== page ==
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A variety of immune-based therapies has been developed in order to boost or induce protective CD8+ T cell responses in order to control HIV replication. Since dendritic cells (DCs) are professional antigen-presenting cells (APCs) with the unique capability to stimulate naïve T cells into effector T cells, their use for the induction of HIV-specific immune responses has been studied intensively. In the present study we investigated whether modulation of the activation state of DCs electroporated with consensus codon-optimized HxB2 gag mRNA enhances their capacity to induce HIV gag-specific T cell responses. To this end, mature DCs were (i) co-electroporated with mRNA encoding interleukin (IL)-12p70 mRNA, or (ii) activated with a cytokine cocktail consisting of R848 and interferon (IFN)-γ. Our results confirm the ability of HxB2 gag-expressing DCs to expand functional HIV-specific CD8+ T cells. However, although most of the patients had detectable gag-specific CD8+ T cell responses, no significant differences in the level of expansion of functional CD8+ T cells could be demonstrated when comparing conventional or immune-modulated DCs expressing IL-12p70. This result which goes against expectation may lead to a re-evaluation of the need for IL-12 expression by DCs in order to improve T-cell responses in HIV-1-infected individuals.
Accumulating evidence suggests that human immunodeficiency virus (HIV)-specific T cells play a critical role in controlling viral replication in chronic HIV infection [1–5]. Although most individuals show detectable levels of HIV-specific CD8+ T cell responses , a defect of HIV-specific CD8+ T cells to expand in vitro has been previously reported . Evaluation of ex vivo CD8+ T cells further indicates qualitative defects, such as low avidity, limited polyfunctionality, and T cell exhaustion which could explain why, despite a clear-cut cellular immune response, most HIV-infected patients show clinical progression in the absence of antiretroviral therapy. Even under highly active antiretroviral therapy (HAART), the functional capacity of HIV-specific CD8+ T cells, that is, secretion of soluble mediators and ability to expand, is not restored [8, 9]. Therefore, a major goal of many candidate HIV therapeutic vaccines in development is to stimulate the cellular arm of the immune system, in particular HIV-specific CD4+ and CD8+ T cells . Unfortunately, these new therapies and vaccines do not deliver the expected success yet. For instance, Autran et al. reported significantly elevated viral loads in chronically infected patients compared to the placebo group after discontinuation of therapy following immunization with vCP1452, the HIV-recombinant canarypox vaccine (ALVAC-HIV) . Remarkably, patients receiving more doses of the vaccine required treatment resumption more rapidly. Analysis of these results strongly suggested that the vaccine failed to elicit protective HIV-specific CD8+ T cell responses . Moreover, mainly induction of activated CD4+ T cell responses was demonstrated in vaccines, which increased target cell availability and rendered patients potentially more susceptible to disease progression. This observation underlined the importance of potent CD8+ T cell responses for viral control and strongly suggested that, in order to provide a more effective strategy to induce viral control, it is important that therapeutic vaccine strategies induce robust and broad CD8+ T cell responses, while only modestly activating CD4+ T cell responses.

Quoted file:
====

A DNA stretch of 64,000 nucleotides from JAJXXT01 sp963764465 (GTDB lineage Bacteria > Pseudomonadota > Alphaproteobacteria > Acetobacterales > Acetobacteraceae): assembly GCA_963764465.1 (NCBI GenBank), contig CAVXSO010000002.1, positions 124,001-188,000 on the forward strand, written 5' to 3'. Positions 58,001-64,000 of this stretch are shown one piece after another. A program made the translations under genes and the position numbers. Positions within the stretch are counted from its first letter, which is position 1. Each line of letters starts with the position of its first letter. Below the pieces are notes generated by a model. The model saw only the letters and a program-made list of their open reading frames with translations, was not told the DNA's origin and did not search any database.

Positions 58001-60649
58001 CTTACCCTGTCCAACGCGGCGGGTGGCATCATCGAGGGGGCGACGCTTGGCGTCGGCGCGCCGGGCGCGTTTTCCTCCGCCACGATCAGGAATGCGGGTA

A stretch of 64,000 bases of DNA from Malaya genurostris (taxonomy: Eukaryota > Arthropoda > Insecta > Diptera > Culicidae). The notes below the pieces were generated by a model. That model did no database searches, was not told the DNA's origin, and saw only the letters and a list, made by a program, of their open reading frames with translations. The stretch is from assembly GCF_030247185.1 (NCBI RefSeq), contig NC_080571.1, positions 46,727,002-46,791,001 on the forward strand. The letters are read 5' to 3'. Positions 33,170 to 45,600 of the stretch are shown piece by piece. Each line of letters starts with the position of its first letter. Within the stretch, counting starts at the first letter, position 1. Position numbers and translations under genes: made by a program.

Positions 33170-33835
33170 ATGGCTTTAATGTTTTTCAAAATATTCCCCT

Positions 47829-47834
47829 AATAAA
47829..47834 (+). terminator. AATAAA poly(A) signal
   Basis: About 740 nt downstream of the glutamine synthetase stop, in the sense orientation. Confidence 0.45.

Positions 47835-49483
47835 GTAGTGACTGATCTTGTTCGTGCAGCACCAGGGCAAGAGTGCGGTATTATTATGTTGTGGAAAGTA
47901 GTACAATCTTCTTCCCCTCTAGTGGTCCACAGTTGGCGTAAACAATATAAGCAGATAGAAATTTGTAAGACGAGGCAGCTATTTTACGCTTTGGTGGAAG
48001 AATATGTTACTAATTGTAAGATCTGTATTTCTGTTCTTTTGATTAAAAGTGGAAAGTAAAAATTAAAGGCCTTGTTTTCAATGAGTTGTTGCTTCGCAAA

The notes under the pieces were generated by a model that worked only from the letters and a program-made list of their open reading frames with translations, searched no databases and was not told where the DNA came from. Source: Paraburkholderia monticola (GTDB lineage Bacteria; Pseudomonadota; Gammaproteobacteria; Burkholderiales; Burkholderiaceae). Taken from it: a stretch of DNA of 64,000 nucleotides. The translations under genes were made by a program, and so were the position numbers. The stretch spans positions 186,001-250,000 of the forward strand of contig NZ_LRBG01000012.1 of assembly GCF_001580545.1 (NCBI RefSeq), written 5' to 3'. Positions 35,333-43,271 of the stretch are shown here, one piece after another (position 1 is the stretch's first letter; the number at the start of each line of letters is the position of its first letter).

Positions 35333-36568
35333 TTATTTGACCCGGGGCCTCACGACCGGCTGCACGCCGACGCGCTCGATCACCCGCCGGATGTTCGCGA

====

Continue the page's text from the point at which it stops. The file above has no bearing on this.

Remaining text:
Since dendritic cells (DCs) are professional antigen-presenting cells (APCs) with the unique capability to stimulate naïve T cells into effector T cells [13, 14], their use for the induction of HIV-specific immune responses has been studied intensively. Some of the key factors that determine the ability of DCs to improve the quality and quantity of T cell responses include the antigen-loading strategy, the expression levels of costimulatory molecules and cytokines, as well as signals for activation of DCs . We [16–18] and others [19–25] have previously shown that DCs transfected with mRNA-encoding antigens are superior to other loading strategies for induction of immune responses. Additionally, a multitude of products has been used for activation of DCs, including members of the tumor necrosis factor (TNF) family, Toll-like receptor (TLR) ligands, and type I and II interferons; other activators include various cytokines, chemokines, and prostaglandins. The current golden standard method to induce activation of DCs for clinical application is based on a cocktail of proinflammatory cytokines (IL-1β, TNF-α and IL-6) and prostaglandin (PG) E2 . It has, however, been demonstrated earlier that a simplified cocktail consisting of only TNF-α and PGE2 generates a similar mature HLA-DR+CD86+CD80+CD83+CCR7+ DC phenotype [27, 28]. While PGE2 increases the expression of CCR7 and hence the capacity of DCs to migrate to the regional lymph nodes through chemotaxis by CCL-19 and/or -21 , PGE2 also inhibits interleukin (IL)-12p70 secretion by DCs, which is otherwise necessary for the development of an effective Th1 immune response [30, 31]. In order to increase IL-12p70 secretion, DCs can be electroporated with mRNA encoding IL-12p70 . However, too much IL-12 production can paradoxically contribute to T cell exhaustion [33, 34]. Since this should be avoided, conditions that induce endogenous production of IL-12p70 by DCs could be used . Indeed, it was reported that DCs matured with type II interferon (IFN), that is, IFN-γ, together with IL-1β and TNF-α overcome such maturation-associated exhaustion [36, 37].